But, is it nothing to know when you are dying, when you are about to take leave of this world, of its joys and sorrows, when the past of your life is unfurled before you, when eternity opens wide its portals, is it nothing to know at that last awful,supreme moment of your lives, that you have not lived in vain, that you have lived for the benefit of others, that you have lived to help in the cause of your country's regeneration?

-Surendranath Banerjea

Tuesday, January 14, 2014

You changed a lot...

A fanatic is one who can't change his mind and won't change the subject  - Winston Churchill.

'Change' has always been a very controversial aspect in my life. Change in opinions, views, principles, actions.. More often than not, I've been berated by elders about how my views were very different and better until a few years back, how the changes in positions do not seem to bode well for a good character, how the ancestors were 'wise' enough to formulate a fully optimized code in life which doesn't need any more fine tuning. Perhaps, everyone might have gone through a similar phase in their lives,. perhaps not..

When I was growing up, I made the stupidity of acting mature prematurely. Having opinions on serious topics, not being involved in flimsy activities, not considering the typical 'fun' activities as fun! I used to be in the company of my parents, aunts, grannies than being with friends or people my age. I used to feel good when people appreciated that I was 'mature'. And by maturity, I believe what they meant to imply was that I was accepting the status quo as they were and not questioning them with my child-like curiosity or adolescent cranks; due to which I let everyone take many of my positions in many of the issues, seriously, which by the way were bound to evolve later!

During that 'era' I'm speaking about, when I was home, and when my views reflected those of who I respected or admired, I made lot of stupid opinions, like feminist organizations are creating a fuss about most minor incidents to harass men, and that women need not work if husband is earning well so that home is sweet home, and that gay pride is an urban fantasy which was not exactly a natural need, and that abiding by one's religious doctrines makes one a better person because all those religious pioneers were born with an extra brain and an extra thing AND that romance was bad, and married couples were being offensive by holding hands!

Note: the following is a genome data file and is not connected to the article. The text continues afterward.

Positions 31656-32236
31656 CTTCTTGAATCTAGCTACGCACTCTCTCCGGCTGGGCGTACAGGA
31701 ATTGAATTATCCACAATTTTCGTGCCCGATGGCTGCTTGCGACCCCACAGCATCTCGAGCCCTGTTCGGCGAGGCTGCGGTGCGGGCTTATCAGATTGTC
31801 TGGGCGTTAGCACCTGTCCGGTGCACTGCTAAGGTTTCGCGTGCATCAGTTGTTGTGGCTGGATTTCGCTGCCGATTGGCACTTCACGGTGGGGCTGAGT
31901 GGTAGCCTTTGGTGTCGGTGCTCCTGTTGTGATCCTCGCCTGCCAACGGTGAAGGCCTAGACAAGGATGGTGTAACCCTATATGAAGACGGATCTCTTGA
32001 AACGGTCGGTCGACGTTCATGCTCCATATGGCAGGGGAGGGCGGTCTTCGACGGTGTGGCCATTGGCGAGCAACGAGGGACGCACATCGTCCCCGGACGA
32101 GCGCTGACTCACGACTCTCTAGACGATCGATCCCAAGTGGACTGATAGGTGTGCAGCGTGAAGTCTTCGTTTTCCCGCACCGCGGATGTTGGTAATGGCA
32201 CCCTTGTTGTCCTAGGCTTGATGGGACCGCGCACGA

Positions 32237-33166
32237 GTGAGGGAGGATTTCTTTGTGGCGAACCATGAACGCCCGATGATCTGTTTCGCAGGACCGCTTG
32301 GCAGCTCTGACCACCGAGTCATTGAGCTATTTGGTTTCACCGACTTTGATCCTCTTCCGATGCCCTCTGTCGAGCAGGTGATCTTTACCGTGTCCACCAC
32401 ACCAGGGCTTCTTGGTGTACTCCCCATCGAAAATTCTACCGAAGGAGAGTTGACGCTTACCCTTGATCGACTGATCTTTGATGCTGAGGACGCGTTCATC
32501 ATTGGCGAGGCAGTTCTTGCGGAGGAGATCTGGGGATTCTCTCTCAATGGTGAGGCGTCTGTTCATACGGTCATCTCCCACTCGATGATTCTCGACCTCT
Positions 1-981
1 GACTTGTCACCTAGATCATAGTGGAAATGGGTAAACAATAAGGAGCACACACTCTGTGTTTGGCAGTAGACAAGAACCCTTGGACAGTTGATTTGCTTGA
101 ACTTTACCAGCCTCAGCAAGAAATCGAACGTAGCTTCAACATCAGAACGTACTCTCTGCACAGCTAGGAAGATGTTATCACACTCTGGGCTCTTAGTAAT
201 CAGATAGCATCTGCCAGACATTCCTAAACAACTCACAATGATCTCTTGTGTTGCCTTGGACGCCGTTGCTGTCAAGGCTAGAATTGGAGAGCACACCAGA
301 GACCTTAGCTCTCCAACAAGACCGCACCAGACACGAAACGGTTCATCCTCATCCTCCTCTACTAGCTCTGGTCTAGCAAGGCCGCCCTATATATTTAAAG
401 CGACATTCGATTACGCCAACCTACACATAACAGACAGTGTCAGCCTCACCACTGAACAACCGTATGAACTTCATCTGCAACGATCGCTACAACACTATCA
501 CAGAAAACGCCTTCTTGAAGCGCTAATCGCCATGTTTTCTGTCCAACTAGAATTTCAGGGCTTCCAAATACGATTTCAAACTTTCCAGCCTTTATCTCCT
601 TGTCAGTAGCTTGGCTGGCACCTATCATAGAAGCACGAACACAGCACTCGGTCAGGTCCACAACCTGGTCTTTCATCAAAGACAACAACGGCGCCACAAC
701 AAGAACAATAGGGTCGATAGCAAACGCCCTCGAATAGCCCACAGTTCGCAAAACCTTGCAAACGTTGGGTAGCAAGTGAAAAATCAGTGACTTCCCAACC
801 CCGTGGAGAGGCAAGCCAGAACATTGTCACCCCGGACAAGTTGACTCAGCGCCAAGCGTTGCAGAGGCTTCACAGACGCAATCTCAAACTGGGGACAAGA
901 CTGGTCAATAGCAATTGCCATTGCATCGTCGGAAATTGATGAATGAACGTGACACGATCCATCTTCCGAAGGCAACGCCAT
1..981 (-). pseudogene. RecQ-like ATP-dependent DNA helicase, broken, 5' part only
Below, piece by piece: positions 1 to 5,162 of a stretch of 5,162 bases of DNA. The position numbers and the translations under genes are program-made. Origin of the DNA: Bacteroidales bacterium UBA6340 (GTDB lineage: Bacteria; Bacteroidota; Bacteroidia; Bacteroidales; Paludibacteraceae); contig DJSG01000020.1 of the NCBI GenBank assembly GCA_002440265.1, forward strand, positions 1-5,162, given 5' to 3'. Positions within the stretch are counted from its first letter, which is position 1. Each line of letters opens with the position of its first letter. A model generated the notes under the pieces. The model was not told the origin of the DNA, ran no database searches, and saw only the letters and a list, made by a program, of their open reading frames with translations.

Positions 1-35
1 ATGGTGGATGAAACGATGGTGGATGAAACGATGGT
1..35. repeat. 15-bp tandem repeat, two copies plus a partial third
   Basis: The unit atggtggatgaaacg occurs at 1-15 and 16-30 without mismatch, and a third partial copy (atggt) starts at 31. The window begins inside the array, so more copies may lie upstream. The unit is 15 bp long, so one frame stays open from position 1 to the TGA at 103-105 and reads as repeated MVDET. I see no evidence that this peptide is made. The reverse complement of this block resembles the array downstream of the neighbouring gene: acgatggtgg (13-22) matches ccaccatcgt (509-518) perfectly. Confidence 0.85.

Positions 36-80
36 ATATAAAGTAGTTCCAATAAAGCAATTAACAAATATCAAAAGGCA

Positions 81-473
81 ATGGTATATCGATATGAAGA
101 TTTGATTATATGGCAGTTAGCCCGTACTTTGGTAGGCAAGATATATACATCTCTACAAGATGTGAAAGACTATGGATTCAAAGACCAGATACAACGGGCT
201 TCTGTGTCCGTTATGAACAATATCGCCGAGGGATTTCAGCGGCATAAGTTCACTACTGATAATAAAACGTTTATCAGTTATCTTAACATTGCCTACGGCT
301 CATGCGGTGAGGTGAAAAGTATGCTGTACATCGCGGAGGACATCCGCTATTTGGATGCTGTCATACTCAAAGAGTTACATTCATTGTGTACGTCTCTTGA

I must say, I screwed it big time. I mean, how worse can it be?? I pretended to be mature when I wasn't. It wasn't even maturity! It was like I wanted to be like my grandpa(not that he was any bad, he was gem of a person, but he belonged typically to his generation!)! Due to which I was blind without curiosity. I was dogmatic and self-righteous. I refused to change. I didn't want to explore, or read or understand if what I believed was actually right. But when I was on my feet, technically because I was employed, and because I met a lot of people from different cultures in the office, and because I was in Bangalore, the youth's paradise, and because I started opening my eyes to not just see, but to read and understand, and because I started watching a lot of good movies from across the globe and not just Mohanlal solving some petty murder cases like he's a Sherlock Holmes, I started changing.

I started understanding how gay-rights were crushed in the Victorian era and the struggle evolved. I understood how religion made our brains rest and rust. I understood how a woman has to be self-reliant come-what-may. It was a total change. I started looking at the job aspect for women as serious as for men. I no more wanted to have a woman change her surname because she was married, instead I wanted her to uphold her individuality. I no more believed in religion. I was convinced that for all the vices that India has, religion holds the greatest culpability, the inequality, poverty of one section, oppression of women and glorification of men, importance of a male heir and lack of importance for female kids, concept of dowry and concept of marrying-'off' the girls thereby removing them from your family's roll call.I no more wanted to worship a God who would stratify his subjects.

Well, a lot of these changes were controversial, especially the agnostic part. And I still hear comments from relatives about how I didn't 'stick to my words' and 'flipped'.

The moment you shun your dogma, you start looking at most things through a different prism. 6yrs back, when a friend suggested if Ramayana were to be a fiction written by a genius who crafted amazingly different characters like the monkey who could jump from TN to SriLanka, and the chivalrous gentleman who was committed to his wife, and the villain who was attracted to the beautiful heroine like any bollywood movie, I shuddered at the blaspheme. Years later, when I watched Troy, I wondered. Those Greeks and Trojans also had Gods and religions like us. They had also believed the Gods would help them at war, but undoubtedly the Greeks were defeated. So where were the Greek Gods?? Why did they let their faithful subjects lose? Of course Iliad was a fiction. But why couldn't Ramayana or Mahabharata be? If there can be such amazing creations like Lord of the Rings with such different creatures like Hobbits and Orcs and Dwarfs, and if there can be such intricately beautiful works like Game of Thrones written in just a span of 15-20yrs, why would it be inconceivable that these religious epics were indeed someone's masterpieces?

Well, almost all of my past views changed eventually. It's almost like I'm no more the anachronistic dogmatic girl I once was! But is that really bad??

Khuda Hafiz
~gayathri~




1 comment:

Jo Durga said...

married couples were being offensive by holding hands!

:))) :))))
Whattaysuper understanding! We all had our "understandings" :)